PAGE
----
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Radio stations nationwide have been clamoring for copies of...

By TOM HARVEY

SALT LAKE CITY -- Radio stations nationwide have been clamoring for copies of a song written by a Utah disc jockey, condemning the Soviet Union for shooting down a Korean commercial jetliner.

'The Russians are liars and they know we are right,' says the chorus accompanied by music from 'Eye of the Tiger,' the theme song for the movie Rocky III.

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It says in part: 'They must face the challenge of their rivals. As the communist killers try to sleep late at night, they know in their hearts that the Russians are liars.'

The rock song, written by morning disc jockey Kip Kraddick of radio station KLRZ, was recorded by Kraddick and KLRZ News Director Steve Craig. It's called 'The Russians are Liars.'

The station played the song for the first time Tuesday and Kraddick said he immediately received about 600 phone calls from listeners praising it and asking him to play it again.

The station Thursday was still getting up to 60 requests an hour, he said. Kraddick said he has received inquiries for copies from at least 25 radio stations across the nation.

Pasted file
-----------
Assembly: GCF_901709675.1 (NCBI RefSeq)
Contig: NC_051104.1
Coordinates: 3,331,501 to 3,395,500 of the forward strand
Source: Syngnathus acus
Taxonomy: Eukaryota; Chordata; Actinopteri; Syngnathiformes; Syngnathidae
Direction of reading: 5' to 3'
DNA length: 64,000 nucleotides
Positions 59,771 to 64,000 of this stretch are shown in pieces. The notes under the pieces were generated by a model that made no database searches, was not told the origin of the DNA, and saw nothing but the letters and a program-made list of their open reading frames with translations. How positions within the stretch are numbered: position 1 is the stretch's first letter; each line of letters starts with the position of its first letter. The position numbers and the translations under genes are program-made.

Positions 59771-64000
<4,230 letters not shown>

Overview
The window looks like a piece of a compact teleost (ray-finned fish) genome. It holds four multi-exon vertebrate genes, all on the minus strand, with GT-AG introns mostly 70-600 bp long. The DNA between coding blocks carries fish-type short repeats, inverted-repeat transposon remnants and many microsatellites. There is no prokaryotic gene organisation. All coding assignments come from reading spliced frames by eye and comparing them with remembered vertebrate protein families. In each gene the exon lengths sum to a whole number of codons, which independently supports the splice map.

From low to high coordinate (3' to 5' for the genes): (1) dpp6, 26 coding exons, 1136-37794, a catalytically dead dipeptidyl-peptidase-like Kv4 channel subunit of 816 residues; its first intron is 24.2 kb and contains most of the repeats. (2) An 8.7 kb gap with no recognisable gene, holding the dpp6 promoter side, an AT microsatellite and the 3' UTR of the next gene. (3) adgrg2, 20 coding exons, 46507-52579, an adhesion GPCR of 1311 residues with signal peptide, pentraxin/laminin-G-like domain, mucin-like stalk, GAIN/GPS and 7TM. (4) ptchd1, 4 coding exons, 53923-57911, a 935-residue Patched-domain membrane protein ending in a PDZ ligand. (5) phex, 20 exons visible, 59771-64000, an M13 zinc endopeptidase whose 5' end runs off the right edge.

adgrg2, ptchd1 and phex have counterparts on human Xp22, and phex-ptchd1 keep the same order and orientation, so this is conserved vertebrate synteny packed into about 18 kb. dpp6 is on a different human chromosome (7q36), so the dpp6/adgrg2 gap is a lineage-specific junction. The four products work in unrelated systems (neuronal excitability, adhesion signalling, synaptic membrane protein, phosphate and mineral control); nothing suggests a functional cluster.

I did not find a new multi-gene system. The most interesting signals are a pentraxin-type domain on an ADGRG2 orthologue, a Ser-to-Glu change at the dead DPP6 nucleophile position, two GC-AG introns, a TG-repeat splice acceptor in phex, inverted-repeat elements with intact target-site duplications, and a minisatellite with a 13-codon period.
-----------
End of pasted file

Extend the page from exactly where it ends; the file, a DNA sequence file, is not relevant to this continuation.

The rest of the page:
Copies of the record have been sent to President Reagan, who is mentioned in the song, Secretary of State George Shultz, U.S. House Speaker Tip O'Neill and the Pentagon, Kraddick said.

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Kraddick said he wrote the song because he felt Americans were too apathetic about the incident. The Korean 747 carrying 269 people was blown out of the sky inside Soviet air space near the Sakhalin Islands, north of Japan, last week.

'No way was it done in jest,' he said. 'We're not joking around.'

'They shot it down with Russianglory,' the song goes. 'They lost the grip on the peace of the past. They made sure that no one was alive.

'How would they (Russians) feel without any wheat? It's hard to fight when you're hungry. President Reagan must put on the heat. Let the Reds know America's alive.'

The station has received some critical calls from people at a public television station who say they want equal time on the air to respond, Kraddick said.

Other callers have accused the station of 'promoting hatred,' he said. But he added that calls supporting the song have been running 40 to 1 against those against.

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